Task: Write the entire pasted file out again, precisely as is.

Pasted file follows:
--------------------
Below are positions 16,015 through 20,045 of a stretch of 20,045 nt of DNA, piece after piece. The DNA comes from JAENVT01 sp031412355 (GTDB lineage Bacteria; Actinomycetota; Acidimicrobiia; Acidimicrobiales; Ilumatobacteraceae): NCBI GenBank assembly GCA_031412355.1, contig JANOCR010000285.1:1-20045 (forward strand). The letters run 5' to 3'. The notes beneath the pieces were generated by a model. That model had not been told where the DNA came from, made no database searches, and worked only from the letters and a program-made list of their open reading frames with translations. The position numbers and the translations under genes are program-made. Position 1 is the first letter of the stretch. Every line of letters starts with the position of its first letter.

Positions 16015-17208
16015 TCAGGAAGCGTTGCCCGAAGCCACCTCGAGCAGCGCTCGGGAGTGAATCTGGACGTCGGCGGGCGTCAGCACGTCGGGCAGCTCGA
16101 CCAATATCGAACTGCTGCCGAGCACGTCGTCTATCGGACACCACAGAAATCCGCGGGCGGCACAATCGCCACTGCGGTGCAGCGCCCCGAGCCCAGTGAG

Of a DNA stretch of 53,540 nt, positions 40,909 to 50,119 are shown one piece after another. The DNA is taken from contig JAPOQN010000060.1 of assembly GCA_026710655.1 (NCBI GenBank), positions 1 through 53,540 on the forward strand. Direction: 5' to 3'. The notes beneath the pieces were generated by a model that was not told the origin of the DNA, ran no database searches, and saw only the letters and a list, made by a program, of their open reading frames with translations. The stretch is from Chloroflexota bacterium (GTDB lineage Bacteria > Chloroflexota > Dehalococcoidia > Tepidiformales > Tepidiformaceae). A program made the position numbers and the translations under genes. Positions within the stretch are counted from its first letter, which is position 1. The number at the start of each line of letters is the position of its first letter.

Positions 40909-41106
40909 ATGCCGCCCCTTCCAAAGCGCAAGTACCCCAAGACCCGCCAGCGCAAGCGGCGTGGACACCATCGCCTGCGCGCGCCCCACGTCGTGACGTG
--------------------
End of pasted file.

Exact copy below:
Below are positions 16,015 through 20,045 of a stretch of 20,045 nt of DNA, piece after piece. The DNA comes from JAENVT01 sp031412355 (GTDB lineage Bacteria; Actinomycetota; Acidimicrobiia; Acidimicrobiales; Ilumatobacteraceae): NCBI GenBank assembly GCA_031412355.1, contig JANOCR010000285.1:1-20045 (forward strand). The letters run 5' to 3'. The notes beneath the pieces were generated by a model. That model had not been told where the DNA came from, made no database searches, and worked only from the letters and a program-made list of their open reading frames with translations. The position numbers and the translations under genes are program-made. Position 1 is the first letter of the stretch. Every line of letters starts with the position of its first letter.

Positions 16015-17208
16015 TCAGGAAGCGTTGCCCGAAGCCACCTCGAGCAGCGCTCGGGAGTGAATCTGGACGTCGGCGGGCGTCAGCACGTCGGGCAGCTCGA
16101 CCAATATCGAACTGCTGCCGAGCACGTCGTCTATCGGACACCACAGAAATCCGCGGGCGGCACAATCGCCACTGCGGTGCAGCGCCCCGAGCCCAGTGAG

Of a DNA stretch of 53,540 nt, positions 40,909 to 50,119 are shown one piece after another. The DNA is taken from contig JAPOQN010000060.1 of assembly GCA_026710655.1 (NCBI GenBank), positions 1 through 53,540 on the forward strand. Direction: 5' to 3'. The notes beneath the pieces were generated by a model that was not told the origin of the DNA, ran no database searches, and saw only the letters and a list, made by a program, of their open reading frames with translations. The stretch is from Chloroflexota bacterium (GTDB lineage Bacteria > Chloroflexota > Dehalococcoidia > Tepidiformales > Tepidiformaceae). A program made the position numbers and the translations under genes. Positions within the stretch are counted from its first letter, which is position 1. The number at the start of each line of letters is the position of its first letter.

Positions 40909-41106
40909 ATGCCGCCCCTTCCAAAGCGCAAGTACCCCAAGACCCGCCAGCGCAAGCGGCGTGGACACCATCGCCTGCGCGCGCCCCACGTCGTGACGTG